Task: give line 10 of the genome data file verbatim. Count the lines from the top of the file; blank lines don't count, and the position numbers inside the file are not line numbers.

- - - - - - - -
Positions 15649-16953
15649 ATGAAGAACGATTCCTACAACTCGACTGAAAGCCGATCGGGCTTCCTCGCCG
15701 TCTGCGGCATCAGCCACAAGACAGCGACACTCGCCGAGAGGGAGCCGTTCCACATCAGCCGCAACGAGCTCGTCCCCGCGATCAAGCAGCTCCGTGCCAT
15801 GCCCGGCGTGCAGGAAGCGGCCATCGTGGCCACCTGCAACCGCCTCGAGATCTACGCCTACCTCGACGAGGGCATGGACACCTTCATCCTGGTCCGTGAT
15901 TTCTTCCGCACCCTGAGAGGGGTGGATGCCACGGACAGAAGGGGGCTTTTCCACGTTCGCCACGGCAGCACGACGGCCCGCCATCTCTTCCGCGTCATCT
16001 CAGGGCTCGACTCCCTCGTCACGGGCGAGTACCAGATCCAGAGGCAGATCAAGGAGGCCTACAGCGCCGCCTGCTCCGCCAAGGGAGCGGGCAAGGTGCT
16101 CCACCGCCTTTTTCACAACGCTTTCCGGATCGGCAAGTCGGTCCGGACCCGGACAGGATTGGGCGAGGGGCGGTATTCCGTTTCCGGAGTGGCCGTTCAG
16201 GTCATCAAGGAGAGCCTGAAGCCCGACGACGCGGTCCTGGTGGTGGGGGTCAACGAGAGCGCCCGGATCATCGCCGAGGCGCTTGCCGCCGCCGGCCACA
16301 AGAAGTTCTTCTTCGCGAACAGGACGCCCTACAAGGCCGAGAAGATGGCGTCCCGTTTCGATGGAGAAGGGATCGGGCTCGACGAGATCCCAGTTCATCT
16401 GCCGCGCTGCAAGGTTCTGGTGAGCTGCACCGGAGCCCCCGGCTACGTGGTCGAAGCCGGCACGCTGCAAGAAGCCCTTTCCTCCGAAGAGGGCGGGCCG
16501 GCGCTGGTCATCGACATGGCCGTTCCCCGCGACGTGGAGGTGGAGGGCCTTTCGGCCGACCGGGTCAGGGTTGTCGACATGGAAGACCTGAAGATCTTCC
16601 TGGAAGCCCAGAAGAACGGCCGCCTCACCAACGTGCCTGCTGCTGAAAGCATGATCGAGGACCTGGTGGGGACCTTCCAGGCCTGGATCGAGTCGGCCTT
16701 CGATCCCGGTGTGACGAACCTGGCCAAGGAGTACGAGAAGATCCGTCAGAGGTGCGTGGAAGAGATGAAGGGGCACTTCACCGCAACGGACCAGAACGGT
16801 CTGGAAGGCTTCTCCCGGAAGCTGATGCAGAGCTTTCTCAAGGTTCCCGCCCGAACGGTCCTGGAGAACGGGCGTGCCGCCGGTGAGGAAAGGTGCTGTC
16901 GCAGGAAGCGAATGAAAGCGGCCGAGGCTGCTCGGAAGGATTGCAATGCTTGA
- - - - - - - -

16401 GCCGCGCTGCAAGGTTCTGGTGAGCTGCACCGGAGCCCCCGGCTACGTGGTCGAAGCCGGCACGCTGCAAGAAGCCCTTTCCTCCGAAGAGGGCGGGCCG